Oct 10, 2009

Sears Island & the Vision of 2006: how the mighty have fallen!

At the July 12 2006 meeting of the Sears Island Planning Initiative Steering Committee,  "visions" of the future of Sears Island were expressed, from full island protection to construction of a variety of industrial port types.  The Maine Dept of Conservation has kept a 42 page compendium of these land use visions as a pdf file on the state website. Below are excerpts from a few of the many, just to show  the remarkable change of heart of some people and organizations, and the stick-to-it-iveness of others.  Click here for the Department of Conservation's pdf file of visions.

A joint Letter by Scott Dickerson of MCHT, Jim Freeman of Maine Earth First!, Steve Miller of Islesboro Islands Trust, Becky Bartovics of Penobscot Bay Alliance,  Sierra Club's Joan Saxe and others: "Our vision is founded on these two core recommendations: that the entirety of Sears Island be permanently committed to conservation, outdoor recreation, and environmental education; and  that Mack Point, as one of the three ports of Maine, be fully utilized, enhanced, and expanded."

How easily and how thoroughly these core recommendations went by the wayside!  Only months after their utterance, the above signatories were jointly signing another document - this time  calling for division of Sears Island!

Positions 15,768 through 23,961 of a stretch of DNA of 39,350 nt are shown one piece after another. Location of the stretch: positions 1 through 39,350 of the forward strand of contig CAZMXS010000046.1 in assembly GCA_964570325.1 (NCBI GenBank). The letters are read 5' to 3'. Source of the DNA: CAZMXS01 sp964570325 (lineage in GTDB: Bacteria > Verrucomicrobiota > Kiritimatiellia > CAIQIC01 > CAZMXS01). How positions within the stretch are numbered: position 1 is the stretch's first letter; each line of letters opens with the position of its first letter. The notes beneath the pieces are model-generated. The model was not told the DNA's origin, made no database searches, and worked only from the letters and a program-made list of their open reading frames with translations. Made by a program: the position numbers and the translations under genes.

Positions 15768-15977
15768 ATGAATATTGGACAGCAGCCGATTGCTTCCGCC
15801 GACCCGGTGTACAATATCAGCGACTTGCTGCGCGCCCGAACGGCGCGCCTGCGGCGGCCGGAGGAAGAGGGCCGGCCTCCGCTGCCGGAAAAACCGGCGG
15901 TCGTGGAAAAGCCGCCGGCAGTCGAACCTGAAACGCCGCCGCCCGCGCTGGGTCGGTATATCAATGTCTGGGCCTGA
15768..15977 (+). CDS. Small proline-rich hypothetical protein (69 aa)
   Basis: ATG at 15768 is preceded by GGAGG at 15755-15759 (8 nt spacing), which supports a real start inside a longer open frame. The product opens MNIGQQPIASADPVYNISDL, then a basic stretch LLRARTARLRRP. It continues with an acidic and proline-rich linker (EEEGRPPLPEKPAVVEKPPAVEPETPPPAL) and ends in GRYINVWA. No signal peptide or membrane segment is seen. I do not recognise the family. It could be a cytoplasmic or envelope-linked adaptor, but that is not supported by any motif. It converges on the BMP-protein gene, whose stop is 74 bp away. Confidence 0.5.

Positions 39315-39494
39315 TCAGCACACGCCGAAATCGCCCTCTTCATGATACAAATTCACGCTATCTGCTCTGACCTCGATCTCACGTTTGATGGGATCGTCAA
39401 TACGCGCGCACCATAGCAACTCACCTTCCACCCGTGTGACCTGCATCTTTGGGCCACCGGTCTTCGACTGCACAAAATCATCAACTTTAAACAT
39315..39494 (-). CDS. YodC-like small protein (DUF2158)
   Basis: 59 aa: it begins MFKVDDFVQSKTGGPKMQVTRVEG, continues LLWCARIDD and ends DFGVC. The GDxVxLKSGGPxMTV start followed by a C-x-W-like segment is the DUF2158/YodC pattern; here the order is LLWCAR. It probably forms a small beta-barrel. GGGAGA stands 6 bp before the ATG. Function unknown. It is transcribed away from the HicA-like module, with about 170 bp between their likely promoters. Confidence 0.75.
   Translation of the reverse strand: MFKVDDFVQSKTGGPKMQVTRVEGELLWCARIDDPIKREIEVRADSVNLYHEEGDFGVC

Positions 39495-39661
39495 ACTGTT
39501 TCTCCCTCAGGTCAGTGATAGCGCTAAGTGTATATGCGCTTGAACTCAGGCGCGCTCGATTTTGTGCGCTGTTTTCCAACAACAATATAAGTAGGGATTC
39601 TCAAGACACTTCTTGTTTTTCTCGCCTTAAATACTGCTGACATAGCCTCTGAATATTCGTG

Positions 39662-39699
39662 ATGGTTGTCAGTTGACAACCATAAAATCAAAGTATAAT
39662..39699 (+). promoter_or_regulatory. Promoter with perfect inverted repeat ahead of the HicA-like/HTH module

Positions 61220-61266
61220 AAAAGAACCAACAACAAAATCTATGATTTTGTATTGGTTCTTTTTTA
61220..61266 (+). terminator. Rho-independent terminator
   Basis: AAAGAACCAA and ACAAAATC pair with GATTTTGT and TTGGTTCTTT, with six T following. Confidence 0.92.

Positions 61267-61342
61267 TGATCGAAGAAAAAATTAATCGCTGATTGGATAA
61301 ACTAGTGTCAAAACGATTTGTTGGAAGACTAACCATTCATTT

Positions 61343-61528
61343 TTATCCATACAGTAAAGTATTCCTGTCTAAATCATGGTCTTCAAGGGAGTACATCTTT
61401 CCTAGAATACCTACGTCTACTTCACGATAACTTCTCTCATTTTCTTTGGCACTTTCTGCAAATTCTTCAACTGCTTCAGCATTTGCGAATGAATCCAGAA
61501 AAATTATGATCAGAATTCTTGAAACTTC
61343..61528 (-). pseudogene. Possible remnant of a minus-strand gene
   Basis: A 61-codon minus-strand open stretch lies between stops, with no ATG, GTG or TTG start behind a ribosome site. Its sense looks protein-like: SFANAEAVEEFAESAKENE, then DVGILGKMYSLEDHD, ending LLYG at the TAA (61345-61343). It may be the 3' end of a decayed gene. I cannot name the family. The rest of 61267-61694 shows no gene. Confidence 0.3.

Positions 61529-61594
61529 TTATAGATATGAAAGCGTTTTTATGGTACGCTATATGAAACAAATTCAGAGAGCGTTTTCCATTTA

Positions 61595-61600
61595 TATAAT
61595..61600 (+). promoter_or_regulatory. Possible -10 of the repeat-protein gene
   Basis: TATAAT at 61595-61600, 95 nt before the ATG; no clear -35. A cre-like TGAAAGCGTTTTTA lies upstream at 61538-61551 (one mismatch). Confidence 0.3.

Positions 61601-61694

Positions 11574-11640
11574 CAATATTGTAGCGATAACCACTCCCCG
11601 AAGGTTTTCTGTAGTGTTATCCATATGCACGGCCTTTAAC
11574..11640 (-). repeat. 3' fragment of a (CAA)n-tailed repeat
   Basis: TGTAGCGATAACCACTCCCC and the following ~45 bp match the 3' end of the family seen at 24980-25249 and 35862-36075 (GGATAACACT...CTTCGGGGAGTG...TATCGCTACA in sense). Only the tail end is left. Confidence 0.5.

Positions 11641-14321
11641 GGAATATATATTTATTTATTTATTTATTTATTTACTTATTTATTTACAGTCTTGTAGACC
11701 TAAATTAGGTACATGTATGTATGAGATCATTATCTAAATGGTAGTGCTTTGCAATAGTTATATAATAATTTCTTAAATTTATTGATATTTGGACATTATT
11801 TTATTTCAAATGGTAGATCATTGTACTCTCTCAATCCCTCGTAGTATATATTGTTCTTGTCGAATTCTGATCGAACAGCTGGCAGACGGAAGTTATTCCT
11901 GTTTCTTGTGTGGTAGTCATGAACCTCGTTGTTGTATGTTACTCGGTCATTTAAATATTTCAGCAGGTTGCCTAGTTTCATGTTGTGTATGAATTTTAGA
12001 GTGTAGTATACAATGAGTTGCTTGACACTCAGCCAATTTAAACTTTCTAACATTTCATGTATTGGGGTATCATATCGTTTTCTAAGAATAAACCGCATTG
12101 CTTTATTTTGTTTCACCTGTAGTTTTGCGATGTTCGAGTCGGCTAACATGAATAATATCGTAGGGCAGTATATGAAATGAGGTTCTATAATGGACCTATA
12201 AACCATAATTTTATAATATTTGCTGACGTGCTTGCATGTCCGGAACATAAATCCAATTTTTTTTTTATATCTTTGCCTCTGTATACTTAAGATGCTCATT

A few others...
Anne Crimaudo :“My concern is the preservation of critical habitat and the impact on the ecosystem that  any type of development would have. 168 species of birds, 28 mammals and 9 amphibian and reptile species have had documented sightings on the island.  The island is an incubator of many life forms and is an important nursery habitat for marine species in Penobscot Bay.”

John Wardwell, Lane Construction. We have in Maine several gravel pits and quarries that are accessible to rail lines and others in close proximity which would allow trucking to the facility.
Given that the island has plenty of land available next to the berth to stockpile andhandle bulk materials which could be backhauled on the same vessels would help lower the freight rates and make sure more competitive and substantially help the economy and provide jobs in the State of Maine.”

John Melrose: "Of the very few miles set aside for marine cargo handling, Searsport is distinct due to the extent of shoreline controlled by marine transportation interests. We believe the compromise struck over 25 years ago must be honored; the merits of the compromise are even stronger today and diminishing the shoreline available to the Port of Searsport broadly undermines a most significant component of our State’s maritime heritage and future."

Who knowns what 2010 will bring?

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